• Biomass Micro-chipping a specialty at J&R Cahoon Logging, Inc.

    3541by Jon M. Casey

    J&R Cahoon Logging, Inc. of Bellhaven, NC is a family-owned logging and wood chipping business that has been operating for three generations. J&R Cahoon Logging began when current owner, Joedy Cahoon’s grandfather started cutting timber for lumber and for the local paper mills in the area. As Joedy’s father Carlton became old enough, he took over the business from his father and similarly, Joedy started working with his father after finishing high school. When Carlton passed away in 2004, Joedy began running the business for his mother. Today, not only does Cahoon oversee the logging business but he is also a co-owner of Tidewater Land & Timber Company in Bellhaven, a business that helps secure timber clearing contracts for J&R Cahoon’s logging company.

    We caught up with Joedy at the recent Mid-Atlantic Logging and Biomass Expo in Selma, NC where he took a few minutes to recall how he expanded his business into doing wood chipping for biofuel after having done timbering and wood chipping for the paper pulp industry. “We had heard about the opening of a new wood pellet plant in Ahoskie, NC owned by Enviva, but we didn’t think too much about it at the time,” he recalled. “They were looking for wood chip suppliers and they approached a number of loggers in the area. Most of them were skeptical and none of them seemed interested or willing to make the commitment or investment. We thought it over and decided to go ahead with supplying them with the wood chips we could provide, so we signed a contract to do that. That was in 2012.”

    “When we could see that there was a good future in supplying Enviva with micro chips, we looked at a Bandit model 3590 whole tree chipper and bought one,” he said. “We had been using other brands of chippers to make chips for the pulp industry, but they are a larger chip and we needed to have a machine that could fill a trailer with consistent sized micro chips and do it with reliability. When go in to cut the timber, we remove all the merchantable timber before grinding up the scraps and unwanted pulpwood into microchips. The better quality wood goes for lumber and other wood products and the branches and leaves make micro-chips. The Bandit 3590 really does a great job with that!”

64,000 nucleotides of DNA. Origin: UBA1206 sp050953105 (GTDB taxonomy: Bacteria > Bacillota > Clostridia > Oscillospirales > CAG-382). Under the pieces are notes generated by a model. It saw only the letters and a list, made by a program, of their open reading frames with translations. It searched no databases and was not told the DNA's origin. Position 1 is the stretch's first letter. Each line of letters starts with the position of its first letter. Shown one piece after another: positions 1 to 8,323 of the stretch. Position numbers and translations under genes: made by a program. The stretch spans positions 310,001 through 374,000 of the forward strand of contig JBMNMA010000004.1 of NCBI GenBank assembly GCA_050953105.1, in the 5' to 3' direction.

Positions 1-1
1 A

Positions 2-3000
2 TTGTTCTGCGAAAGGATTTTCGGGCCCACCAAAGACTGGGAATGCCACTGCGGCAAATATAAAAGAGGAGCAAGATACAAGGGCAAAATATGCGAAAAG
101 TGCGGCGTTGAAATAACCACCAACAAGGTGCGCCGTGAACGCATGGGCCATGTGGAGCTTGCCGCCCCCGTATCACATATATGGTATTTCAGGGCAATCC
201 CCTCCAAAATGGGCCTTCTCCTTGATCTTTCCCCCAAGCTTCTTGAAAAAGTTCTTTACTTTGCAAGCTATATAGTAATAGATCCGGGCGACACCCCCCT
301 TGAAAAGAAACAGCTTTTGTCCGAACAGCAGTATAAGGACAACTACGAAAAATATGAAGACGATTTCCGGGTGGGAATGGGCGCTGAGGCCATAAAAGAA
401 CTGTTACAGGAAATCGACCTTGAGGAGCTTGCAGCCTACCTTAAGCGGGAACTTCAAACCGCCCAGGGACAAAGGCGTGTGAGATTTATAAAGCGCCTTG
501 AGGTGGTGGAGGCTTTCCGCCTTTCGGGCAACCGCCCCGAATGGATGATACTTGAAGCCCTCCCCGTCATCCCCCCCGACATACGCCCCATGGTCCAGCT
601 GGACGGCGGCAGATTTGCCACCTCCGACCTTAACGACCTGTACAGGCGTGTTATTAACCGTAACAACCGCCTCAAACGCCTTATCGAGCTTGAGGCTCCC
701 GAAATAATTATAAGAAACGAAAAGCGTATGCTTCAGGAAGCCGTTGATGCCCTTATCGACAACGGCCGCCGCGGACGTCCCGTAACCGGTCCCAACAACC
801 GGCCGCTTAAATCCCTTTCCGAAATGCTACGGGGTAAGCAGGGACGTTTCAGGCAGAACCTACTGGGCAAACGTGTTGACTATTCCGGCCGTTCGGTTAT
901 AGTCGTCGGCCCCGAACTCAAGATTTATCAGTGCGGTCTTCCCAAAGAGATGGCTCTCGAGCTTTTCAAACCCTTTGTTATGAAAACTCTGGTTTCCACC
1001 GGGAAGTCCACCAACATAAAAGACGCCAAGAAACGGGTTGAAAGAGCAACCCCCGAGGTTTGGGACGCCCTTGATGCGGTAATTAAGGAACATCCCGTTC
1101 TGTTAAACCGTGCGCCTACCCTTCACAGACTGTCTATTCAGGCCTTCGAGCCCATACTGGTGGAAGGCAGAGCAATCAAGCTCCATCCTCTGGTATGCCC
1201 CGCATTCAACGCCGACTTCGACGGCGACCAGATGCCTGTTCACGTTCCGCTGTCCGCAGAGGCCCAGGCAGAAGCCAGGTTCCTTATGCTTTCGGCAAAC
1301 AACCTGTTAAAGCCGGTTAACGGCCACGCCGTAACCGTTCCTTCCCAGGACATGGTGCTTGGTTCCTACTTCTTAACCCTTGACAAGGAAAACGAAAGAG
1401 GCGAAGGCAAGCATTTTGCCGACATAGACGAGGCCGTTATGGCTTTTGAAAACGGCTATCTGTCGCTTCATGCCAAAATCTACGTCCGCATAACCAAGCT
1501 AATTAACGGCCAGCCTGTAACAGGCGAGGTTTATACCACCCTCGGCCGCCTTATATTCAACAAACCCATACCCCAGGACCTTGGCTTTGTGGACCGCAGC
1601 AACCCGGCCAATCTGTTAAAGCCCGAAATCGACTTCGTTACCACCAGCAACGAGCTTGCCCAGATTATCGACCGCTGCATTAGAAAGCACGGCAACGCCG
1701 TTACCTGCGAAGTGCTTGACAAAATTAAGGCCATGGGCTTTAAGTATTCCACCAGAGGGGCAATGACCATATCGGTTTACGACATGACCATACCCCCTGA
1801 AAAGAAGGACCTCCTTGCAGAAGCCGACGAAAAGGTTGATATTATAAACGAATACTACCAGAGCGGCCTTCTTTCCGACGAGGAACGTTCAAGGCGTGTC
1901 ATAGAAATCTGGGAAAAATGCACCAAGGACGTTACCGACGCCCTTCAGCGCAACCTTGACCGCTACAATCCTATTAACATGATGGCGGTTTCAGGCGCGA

Cahoon said that they routinely clear about 10 acres of timber per day. In addition to the merchantable timber, the micro-chips equate to about 25 loads of material per day. More importantly, Cahoon said that the Bandit model 3590 uses less fuel to do the job than his other chippers.

    “It’s more economical, that’s for sure,” he said. “What is nice about the Bandit for making micro-chips is that it can take everything, whole trees, branches, limbs, leaves, vines: all of it. What we used to leave on the ground as waste when we were cutting timber for lumber or for the paper mills can now be ground into micro-chips for biofuel. All you can see when we leave a jobsite is stumps!”

    “The pelleting operation uses a blend of hardwood and softwood chips,” said Cahoon. “It takes a certain amount of the softwood to help hold the hardwood material together in the pellets. We harvest the trees together and we monitor the proportion of soft wood to hard so that the loads have what Enviva needs to make good pellets. Just about all of their pelletized material is exported to Europe as biofuel for power plants.”

    Jeff Bell, Cahoon’s foreman, agrees. “We’ve been using the Bandit for the past three years, since we started chipping for the pellet plant, and that machine does a great job,” he said. Bell said that it is important to have a reliable machine in the field and the Bandit has proven that it can do the job. “We have 10 employees, 16 if you include the truck drivers, and we need equipment that keeps running so that we can all stay busy producing material.”

    Cahoon noted that whenever possible, they include replanting the stands of trees in their contracts with their landowners. “The North Carolina Forest Service helps with the funding of reforestation, so we like to take advantage of that whenever we can. We want to be able to come back in several years for another harvest if we can.” Sometimes the land is used for different purposes other than reforesting, so Cahoon’s crew moves on leaving the jobsite clear and ready for other development.

    Joedy said that since his company has found success producing wood chips for the biomass fuel industry, his brother Ronnie’s company has also purchased a Bandit 3590 and begun producing wood chips for Enviva as well. “Our family has made a good life in the timber and wood chipping business,” he said. “It started with my grandfather and then my dad and now, my brother-in-law, my brother and I are all in the timber business. My wife, Barbara, is also involved. She oversees the office and bookkeeping. Our family has a bright future in this industry.” For more information on Bandit equipment, visit www.banditchippers.com.

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